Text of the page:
The Echo

It Lives in the Vending Machine

Evan Hecht, Editor-in-Chief

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It was a normal October day when Alex Cohen (’20) went to the vending machine in the principal’s lobby with her friend Brianna Paluskiewicz (’19). After a copious amount of time spent studying, Cohen decided to reward herself with her favorite snack, Takis. She put in her dollar bill, the anticipation of her favorite snack dropping almost killing her. Little did she know that the contents of the bag may have been the thing that killed her.

Much to Cohen and Paluskiewicz’s dismay, the bag of Takis had been contaminated. As Cohen opened the bag, she was hit with the smell of artificial spice and something indescribable. Cohen’s Takis were all stuck together; not by gum, not by the chili powder, but by mold. Cohen could not believe what was in front of her. She quickly called over her friends Dara Etter (’19) and Romi Rabinowitz (’20) to observe with her. Etter and Rabinowitz were not only equally as shocked, but quite disgusted. As avid Taki eaters, Cohen, Etter, Rabinowitz, and Paluskiewicz were at a loss.

Cohen’s Takis compared to normal Takis

The only logical thing that they could think to do was to warn their friends. “We didn’t want what happened to us to happen to any other Tenafly student,” said Etter. Shortly after the moldy discovery, they all took to social media to warn THS students of what may be lurking in the vending machines.

Shortly after the photos reached the masses, an outcry of disgust followed. Many students had similarly flabbergasted reactions to the moldy Takis. While some wanted to move on from the traumatic purchase, Etter felt it was necessary to take action. “Dara called the Taki company because she was so taken aback by the disgusting ‘surprise’ Alex found in the bag,” said Paluskiewicz. How did the Taki Company respond to such a disgusting revelation? “When I called, I felt as if the Taki company did not take me seriously,” said Etter. “[The Taki company] told me to call back with a parent or someone who is 18. I’ll be 18 in January, so I think the Taki company should’ve put my age aside and been more conceding towards the health violation they were breaking. All the company had to offer me was coupons, but that truly wasn’t enough for what Alex was close to eating.”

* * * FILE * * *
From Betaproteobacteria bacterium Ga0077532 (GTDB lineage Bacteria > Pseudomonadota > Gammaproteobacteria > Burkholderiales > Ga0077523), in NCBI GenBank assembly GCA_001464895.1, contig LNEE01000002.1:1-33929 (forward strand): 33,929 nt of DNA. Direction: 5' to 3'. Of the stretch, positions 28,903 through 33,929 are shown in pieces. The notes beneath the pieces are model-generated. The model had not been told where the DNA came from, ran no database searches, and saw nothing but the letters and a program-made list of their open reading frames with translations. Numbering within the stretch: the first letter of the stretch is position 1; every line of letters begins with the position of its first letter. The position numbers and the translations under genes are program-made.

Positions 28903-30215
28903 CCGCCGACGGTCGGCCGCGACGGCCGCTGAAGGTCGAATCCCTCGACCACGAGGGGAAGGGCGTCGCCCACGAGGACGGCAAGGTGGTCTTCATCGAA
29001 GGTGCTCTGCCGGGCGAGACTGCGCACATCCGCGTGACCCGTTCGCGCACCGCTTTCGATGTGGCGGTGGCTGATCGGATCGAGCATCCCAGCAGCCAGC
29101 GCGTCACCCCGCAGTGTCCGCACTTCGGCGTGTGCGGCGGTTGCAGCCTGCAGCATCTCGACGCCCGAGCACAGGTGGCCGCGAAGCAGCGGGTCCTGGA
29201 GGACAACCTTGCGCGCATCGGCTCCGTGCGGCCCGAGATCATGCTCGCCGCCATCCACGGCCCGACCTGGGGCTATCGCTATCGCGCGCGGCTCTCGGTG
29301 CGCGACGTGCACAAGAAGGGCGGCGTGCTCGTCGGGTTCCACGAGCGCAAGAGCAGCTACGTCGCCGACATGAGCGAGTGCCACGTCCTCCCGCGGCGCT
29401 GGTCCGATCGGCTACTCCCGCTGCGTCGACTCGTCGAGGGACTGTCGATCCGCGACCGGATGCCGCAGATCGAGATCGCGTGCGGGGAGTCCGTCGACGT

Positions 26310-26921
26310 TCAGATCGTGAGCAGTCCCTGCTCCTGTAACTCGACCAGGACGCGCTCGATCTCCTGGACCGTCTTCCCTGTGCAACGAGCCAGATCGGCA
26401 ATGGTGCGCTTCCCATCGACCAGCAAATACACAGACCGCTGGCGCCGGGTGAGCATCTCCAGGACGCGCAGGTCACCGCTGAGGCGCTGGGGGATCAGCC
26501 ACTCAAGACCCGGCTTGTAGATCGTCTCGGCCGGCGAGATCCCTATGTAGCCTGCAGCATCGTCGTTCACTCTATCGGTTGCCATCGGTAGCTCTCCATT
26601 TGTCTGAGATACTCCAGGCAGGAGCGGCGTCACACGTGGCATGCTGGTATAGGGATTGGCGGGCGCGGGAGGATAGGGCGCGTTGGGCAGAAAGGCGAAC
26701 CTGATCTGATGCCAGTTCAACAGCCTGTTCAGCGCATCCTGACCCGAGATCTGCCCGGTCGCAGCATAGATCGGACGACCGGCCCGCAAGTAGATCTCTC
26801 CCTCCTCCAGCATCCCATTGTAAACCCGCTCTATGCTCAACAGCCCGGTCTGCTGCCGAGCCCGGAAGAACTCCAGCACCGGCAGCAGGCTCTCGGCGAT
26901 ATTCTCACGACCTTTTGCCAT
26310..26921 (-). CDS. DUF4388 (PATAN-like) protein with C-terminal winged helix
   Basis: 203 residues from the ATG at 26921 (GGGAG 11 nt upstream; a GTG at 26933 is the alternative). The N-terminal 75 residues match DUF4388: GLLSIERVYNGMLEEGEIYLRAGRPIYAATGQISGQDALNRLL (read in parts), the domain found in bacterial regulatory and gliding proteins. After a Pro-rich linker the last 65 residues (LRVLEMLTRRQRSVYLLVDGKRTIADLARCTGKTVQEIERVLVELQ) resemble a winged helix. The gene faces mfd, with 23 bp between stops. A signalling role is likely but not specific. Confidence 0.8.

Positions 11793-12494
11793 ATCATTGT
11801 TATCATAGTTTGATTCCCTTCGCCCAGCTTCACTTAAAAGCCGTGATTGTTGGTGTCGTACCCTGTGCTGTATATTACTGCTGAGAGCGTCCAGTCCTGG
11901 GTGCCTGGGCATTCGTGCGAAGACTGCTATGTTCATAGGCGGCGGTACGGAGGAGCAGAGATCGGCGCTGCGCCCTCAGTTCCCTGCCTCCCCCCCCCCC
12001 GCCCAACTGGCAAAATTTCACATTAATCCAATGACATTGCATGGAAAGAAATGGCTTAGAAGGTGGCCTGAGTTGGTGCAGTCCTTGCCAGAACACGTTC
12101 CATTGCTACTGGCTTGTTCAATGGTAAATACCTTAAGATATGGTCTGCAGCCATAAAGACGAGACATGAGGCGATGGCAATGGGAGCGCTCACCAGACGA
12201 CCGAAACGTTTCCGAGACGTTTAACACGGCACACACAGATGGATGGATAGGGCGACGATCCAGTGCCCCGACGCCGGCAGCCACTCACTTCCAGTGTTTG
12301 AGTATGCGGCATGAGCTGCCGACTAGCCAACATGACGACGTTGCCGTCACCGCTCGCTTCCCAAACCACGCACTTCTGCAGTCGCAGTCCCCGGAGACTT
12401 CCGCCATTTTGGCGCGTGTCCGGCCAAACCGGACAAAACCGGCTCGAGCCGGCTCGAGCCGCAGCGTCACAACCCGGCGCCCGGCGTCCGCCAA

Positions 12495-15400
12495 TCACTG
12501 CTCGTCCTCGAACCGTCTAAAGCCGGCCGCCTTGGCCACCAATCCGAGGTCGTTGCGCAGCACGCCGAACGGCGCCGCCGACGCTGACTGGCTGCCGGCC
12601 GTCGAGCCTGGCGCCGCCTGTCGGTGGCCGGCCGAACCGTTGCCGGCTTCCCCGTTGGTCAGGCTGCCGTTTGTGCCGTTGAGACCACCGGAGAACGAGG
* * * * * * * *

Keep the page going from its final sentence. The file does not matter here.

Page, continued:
Cohen has decided to not look any further into the mysterious Taki incident. Cohen does not blame the school for vending the Takis, saying, “In a situation like this, there is no one to blame but the Taki company itself. It would be impossible for the school to see what’s inside every bag they put in the vending machine. This could happen anywhere outside of the school, so it’s the company’s fault, definitely not the school’s.” After a traumatic experience like this, it is important to consider what chemicals you put into your body when purchasing any form of snack food, and to be cautious with what you choose to buy and consume. 

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About the Writer
Evan Hecht, Editor-in-Chief

Evan Hecht ('19), Editor-in-Chief alongside Nicole Shaker, has a passion for journalism. He is excited to continue the legacy of his sister, a former...

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It Lives in the Vending Machine